Although piracy has long been a significant problem globally, it was only recently that Ghana’s high seas started to gain notoriety for the crime. According to some figures, contemporary maritime piracy peaked in 2010, with around 445 reported incidents. Figures covering 2020 show that while pirates attacked 162 ships in 2019, the number of ships attacked grew to 195 in 2020. Half a dozen of those attacks took place along the coast of Ghana. As one report suggests, 135 crew members “were kidnapped from their vessels in 2020, compared to 134 in 2019, with the Gulf of Guinea accounting for more than 95% of crew numbers kidnapped [globally].”
A 2014 report by the United Nations Conference on Trade and Development (UNCTAD) calls piracy off the coast of Somalia “an organized crime” and, given the scale, “level of sophistication and degree of violence of incidents reported, may be considered a special case.” The pirates, the report said, are essentially “motivated by the prospect of large monetary gains from ransom payments and cargo theft…”
Also, Statista, a globally respected website that serves as a source of credible social and economic data, reports that the “regions most likely to come under threat from pirate attacks include Indonesia, Malaysia, and Nigeria.” It is believed that “the abundance of natural resources in the countries themselves or adjacent areas” serves as pirates’ attractions. Thus, as Statista has found, “strategic passages for oil transport such as Bab-el-Mandeb, near Somalia, or the Strait of Malacca off the Indonesian coast have become notorious targets for maritime crime.” In the context of Ghana, a nation that started commercial drilling and export of crude oil in 2010, it is unclear whether the increasing cases of pirate attacks can be linked to the riches of the oil industry.
Maritime Piracy – The Economic Cost
Brandon Prins, a Professor of Political Science & Global Security at the University of Tennessee, published an article in May this year. In it, he argues that mainly “piracy ultimately affects developing countries with weak governments.” The reason is that “criminals, insurgents and other groups see opportunities to raise money for their land-based battles by stealing from passing ships. For instance, militant groups in Nigeria, particularly in the Niger River Delta region and the Gulf of Guinea, siphon oil off tanker ships and resell it on the black market.”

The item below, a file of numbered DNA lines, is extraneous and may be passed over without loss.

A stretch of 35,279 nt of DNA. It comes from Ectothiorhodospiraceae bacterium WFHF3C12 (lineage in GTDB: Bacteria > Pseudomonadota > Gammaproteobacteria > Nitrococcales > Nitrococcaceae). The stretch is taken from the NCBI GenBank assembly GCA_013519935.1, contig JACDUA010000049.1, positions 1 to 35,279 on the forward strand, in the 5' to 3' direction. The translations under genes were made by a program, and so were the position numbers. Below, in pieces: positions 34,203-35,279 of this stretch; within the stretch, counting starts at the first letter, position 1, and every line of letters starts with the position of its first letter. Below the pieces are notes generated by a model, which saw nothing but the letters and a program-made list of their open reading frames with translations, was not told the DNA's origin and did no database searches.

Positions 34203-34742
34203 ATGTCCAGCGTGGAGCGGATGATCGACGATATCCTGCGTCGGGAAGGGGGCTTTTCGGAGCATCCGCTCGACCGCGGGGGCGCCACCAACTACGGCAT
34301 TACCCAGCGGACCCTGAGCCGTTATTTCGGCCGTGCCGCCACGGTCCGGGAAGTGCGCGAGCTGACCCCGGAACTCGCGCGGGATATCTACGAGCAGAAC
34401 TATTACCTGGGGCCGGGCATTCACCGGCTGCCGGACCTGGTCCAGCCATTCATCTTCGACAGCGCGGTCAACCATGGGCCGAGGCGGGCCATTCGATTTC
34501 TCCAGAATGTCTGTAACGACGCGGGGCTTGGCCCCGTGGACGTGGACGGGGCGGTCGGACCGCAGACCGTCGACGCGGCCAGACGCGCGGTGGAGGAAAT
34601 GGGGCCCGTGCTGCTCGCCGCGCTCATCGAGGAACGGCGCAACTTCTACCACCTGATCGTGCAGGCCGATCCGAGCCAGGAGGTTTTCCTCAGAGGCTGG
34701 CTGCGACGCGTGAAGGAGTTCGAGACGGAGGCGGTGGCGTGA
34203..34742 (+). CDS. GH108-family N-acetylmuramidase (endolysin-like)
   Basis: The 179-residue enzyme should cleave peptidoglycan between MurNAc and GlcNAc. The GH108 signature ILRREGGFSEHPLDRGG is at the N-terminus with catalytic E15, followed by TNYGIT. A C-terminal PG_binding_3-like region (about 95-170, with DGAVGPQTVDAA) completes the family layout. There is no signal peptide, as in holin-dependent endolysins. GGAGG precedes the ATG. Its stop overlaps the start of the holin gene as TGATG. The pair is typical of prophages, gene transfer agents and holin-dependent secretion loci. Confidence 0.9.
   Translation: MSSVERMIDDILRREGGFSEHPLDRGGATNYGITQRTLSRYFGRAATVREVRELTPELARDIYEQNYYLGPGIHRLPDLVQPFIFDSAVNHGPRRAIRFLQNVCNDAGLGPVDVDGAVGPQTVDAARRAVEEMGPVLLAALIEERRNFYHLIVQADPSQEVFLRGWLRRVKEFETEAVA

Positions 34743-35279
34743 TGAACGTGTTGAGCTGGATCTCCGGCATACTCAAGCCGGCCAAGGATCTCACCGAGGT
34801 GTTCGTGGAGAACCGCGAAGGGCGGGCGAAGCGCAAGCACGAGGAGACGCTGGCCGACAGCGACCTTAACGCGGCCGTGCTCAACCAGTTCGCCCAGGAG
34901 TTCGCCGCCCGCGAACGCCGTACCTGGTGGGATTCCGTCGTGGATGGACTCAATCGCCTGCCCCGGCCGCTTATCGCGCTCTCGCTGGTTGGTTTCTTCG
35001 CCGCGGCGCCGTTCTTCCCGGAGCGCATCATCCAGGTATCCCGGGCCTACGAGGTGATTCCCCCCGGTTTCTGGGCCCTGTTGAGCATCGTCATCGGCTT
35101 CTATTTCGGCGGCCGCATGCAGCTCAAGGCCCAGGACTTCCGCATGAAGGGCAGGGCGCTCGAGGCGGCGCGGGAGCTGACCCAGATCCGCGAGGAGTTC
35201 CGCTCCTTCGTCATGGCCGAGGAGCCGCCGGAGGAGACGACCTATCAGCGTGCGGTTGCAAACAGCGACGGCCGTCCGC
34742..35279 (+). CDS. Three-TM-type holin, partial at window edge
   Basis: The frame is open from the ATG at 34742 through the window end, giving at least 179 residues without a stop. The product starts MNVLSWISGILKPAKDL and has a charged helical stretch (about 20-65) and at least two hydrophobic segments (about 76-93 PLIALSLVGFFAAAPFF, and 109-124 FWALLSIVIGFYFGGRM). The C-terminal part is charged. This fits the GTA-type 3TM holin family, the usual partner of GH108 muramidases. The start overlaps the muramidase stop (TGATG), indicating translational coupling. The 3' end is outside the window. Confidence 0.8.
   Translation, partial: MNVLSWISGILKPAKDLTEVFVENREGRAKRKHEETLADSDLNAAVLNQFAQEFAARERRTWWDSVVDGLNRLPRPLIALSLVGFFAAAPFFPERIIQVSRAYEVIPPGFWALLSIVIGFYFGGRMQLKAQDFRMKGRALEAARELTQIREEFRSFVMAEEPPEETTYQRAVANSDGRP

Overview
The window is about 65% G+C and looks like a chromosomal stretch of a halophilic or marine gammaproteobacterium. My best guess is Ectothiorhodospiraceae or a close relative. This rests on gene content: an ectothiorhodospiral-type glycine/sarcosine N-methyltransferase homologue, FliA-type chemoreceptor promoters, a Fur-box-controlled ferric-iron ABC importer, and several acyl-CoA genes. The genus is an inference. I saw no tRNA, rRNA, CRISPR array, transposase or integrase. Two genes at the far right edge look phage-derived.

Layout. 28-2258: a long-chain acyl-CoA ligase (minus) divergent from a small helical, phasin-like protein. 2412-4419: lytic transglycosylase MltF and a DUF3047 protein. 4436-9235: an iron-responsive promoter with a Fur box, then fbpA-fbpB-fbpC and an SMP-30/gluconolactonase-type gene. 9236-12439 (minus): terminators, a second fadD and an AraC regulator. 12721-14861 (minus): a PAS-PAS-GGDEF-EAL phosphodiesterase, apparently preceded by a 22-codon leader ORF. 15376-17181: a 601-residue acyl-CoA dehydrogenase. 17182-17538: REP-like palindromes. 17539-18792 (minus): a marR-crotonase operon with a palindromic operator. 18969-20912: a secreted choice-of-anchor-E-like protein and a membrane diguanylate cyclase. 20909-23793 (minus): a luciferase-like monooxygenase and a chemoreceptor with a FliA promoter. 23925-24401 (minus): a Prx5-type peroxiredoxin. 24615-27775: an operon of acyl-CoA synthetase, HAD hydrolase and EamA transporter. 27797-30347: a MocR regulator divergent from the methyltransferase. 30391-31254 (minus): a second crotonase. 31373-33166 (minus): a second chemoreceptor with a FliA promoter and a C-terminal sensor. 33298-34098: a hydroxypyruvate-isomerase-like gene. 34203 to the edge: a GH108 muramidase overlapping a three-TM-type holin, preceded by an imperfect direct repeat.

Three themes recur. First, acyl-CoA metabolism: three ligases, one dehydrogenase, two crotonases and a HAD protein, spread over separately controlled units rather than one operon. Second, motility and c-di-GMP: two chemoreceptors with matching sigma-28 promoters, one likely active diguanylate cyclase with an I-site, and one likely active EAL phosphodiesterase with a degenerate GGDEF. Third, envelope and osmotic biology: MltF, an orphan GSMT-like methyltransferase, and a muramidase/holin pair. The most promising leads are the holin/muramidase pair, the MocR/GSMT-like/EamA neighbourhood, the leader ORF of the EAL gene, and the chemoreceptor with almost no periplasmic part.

The cost of pirate attacks runs into millions of dollars. As an example, a 2020 report of the European Union on maritime piracy states: “Today, the most common form of maritime piracy and armed robbery in the Gulf of Guinea is the hijacking of ships, with a focus on kidnapping and ransom payments. In West Africa, the economic cost of piracy was estimated at more than €750 million in 2017.”
Titled “Piracy in the Gulf of Guinea EU and international action,” the report makes it clear that “regional cooperation is a central mechanism for fighting maritime crime in general and tackling piracy and armed robbery at sea in particular.” After long neglecting their maritime zones, the report says, “states in the Gulf of Guinea are becoming increasingly aware of maritime security. As maritime security in Africa also has a global impact, maritime crime in the Gulf of Guinea has become a global concern.”
Maritime Piracy – Ghana’s Response
Heightened Somali piracy after 2005 forced significant international activities like naval missions, capacity building programmes, and training programmes in the Horn of Africa region to contain the threat. Indeed, Kenya and Djibouti, which are two nations directly affected by the activities of pirates, have since completed widespread reforms in their respective maritime sectors through new national efforts and support from foreign partners.
The foregoing international activities and national efforts mean that the pirates are, in the words of Statista, paying “most dearly for maritime crime. In Somali waters, at least 149 crew members were held hostage in 2011, and over 100 pirates were killed – mostly by naval forces such as armed guards, who [protect] merchant ships.”
According to a publication titled “Why pirates attack: Geospatial evidence,” research suggests “that anti-piracy actions matter but are insufficient in curbing piracy. The number of pirate attacks drops by 10 per cent for each naval base located in a maritime cell. Naval Patrols have been remarkably effective in reducing piracy near the Gulf of Aden; their absence in the Gulf of Guinea is considered one reason why pirate attacks have persisted there.”